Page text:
MAY 25, 2023

Editor’s Notebook: Preventing Veteran Suicide

I’d received a contact recently from a media outfit about preventing veteran suicide. The piece, to be run in time for our observance of Memorial Day, had to do with “Check A Vet” and its mission to raise awareness about and prevent veteran suicide.”

The email went on to note that a recent report showed that veteran suicides could be double the amount federal officials estimate. The “undercount” could be due to deaths accounted to drug overdose, as well as “service record errors.”

Check A Vet is 501(c)(3) – tax exempt – organization focused on creation of peer support groups for vets, their families, and friends. Like any suicide-prevention effort, Check A Vet works with mental health experts and the medical community. The aim was a program like Alcoholics Anonymous “without the 12 steps.”

Veterans need a place to communicate openly about their experiences and emotions. The emergency services are only recently moving into peer counseling models; the Critical Incident Stress Debriefing plan being used more by some elements of emergency services (fire and ambulance) and less by others (police, hospital emergency departments). This could be more due to the ongoing and continuing mission of police and ER staff as opposed to the “awaiting calls for service” departments.

When it’s military assets, they are in the extreme stress of the runup to battle, the actual engagements, and getting ready for the next operation until they are relieved. Then there’s little enough time for showers, hot chow, mail from home and gearing up to go back in; traditionally there’s no ‘critical incident debriefing.’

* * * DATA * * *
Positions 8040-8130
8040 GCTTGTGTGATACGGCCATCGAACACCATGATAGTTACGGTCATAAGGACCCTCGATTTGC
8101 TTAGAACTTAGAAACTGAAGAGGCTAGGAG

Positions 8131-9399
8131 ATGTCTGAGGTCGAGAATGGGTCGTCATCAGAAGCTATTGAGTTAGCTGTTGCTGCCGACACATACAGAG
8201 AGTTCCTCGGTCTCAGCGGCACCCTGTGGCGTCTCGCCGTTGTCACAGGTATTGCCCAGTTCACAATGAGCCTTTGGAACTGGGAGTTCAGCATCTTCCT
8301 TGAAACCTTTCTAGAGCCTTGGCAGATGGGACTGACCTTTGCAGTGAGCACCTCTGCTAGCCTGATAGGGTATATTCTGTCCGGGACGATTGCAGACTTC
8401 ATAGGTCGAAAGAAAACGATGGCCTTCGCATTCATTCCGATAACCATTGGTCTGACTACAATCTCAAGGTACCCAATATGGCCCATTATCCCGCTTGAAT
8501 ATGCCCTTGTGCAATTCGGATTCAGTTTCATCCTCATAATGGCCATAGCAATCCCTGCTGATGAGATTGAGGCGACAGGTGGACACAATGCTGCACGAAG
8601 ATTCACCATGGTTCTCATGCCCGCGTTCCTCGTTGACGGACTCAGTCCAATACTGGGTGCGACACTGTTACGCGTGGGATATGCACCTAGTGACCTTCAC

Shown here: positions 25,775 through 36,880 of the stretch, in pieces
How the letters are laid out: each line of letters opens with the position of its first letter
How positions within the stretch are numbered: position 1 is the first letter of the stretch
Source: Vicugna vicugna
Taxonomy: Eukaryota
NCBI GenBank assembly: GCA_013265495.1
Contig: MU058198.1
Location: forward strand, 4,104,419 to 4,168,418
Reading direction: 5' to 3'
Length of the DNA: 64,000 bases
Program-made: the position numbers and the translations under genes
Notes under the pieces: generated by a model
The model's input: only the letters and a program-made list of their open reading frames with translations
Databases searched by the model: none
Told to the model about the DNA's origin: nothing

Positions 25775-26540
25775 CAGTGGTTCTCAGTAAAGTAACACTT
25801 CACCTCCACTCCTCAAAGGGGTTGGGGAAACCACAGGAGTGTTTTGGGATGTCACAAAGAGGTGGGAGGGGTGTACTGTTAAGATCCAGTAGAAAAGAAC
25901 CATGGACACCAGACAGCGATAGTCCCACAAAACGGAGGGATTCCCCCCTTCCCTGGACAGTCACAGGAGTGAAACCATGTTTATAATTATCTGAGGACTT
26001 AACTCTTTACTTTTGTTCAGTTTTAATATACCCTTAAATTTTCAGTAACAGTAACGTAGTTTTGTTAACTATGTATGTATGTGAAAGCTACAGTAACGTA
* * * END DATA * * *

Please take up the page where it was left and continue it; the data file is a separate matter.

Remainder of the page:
Their service life is the critical incident.

Still, talking to those in like circumstances in an atmosphere where confidences will be held helps to decompress.

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Check A Vet is served by former Acting Defense Secretary Christopher C. Miller as Vice President and CW4 (retired) Michael R. Carmichael as President and Founder. Carmichael had 22 years in Special Forces. According to the release, he “is now devoting his life to preventing veteran suicide through Check A Vet.”

It’s an awesome task, requiring someone who won’t give up.

As to the mission, the release states “Chief Michael Carmichael exemplifies his generation of veterans who are not relying on the government to solve problems, but who are instead committing their lives to generating local solutions – “Veterans-helping-Veterans.” Not a high-ranking former officer with bountiful resources and a network of supporters, Chief travels America generating awareness and creating a community of veterans, families and citizens committed to outcomes.”

We wish CW4 Carmichael and his group great success. Whether the actual loss numbers are 17 veterans per day – or the estimated 44 vets per day – one is far too many.

It’s appropriate to concern ourselves with veteran suicides as we approach Memorial Day. According to the website, “Memorial Day, originally called Decoration Day, is a day of remembrance for those who have died in service of the United States of America.” I would argue that our people who die well after their service due to the mental stressors of that service have “died in service of the United States of America.”

We need to stop the bleeding. Reach out to your fellow vets. “Check the oil.” Make sure they’re okay.

Go to Check A Vet for more information.

-- Rich Grassi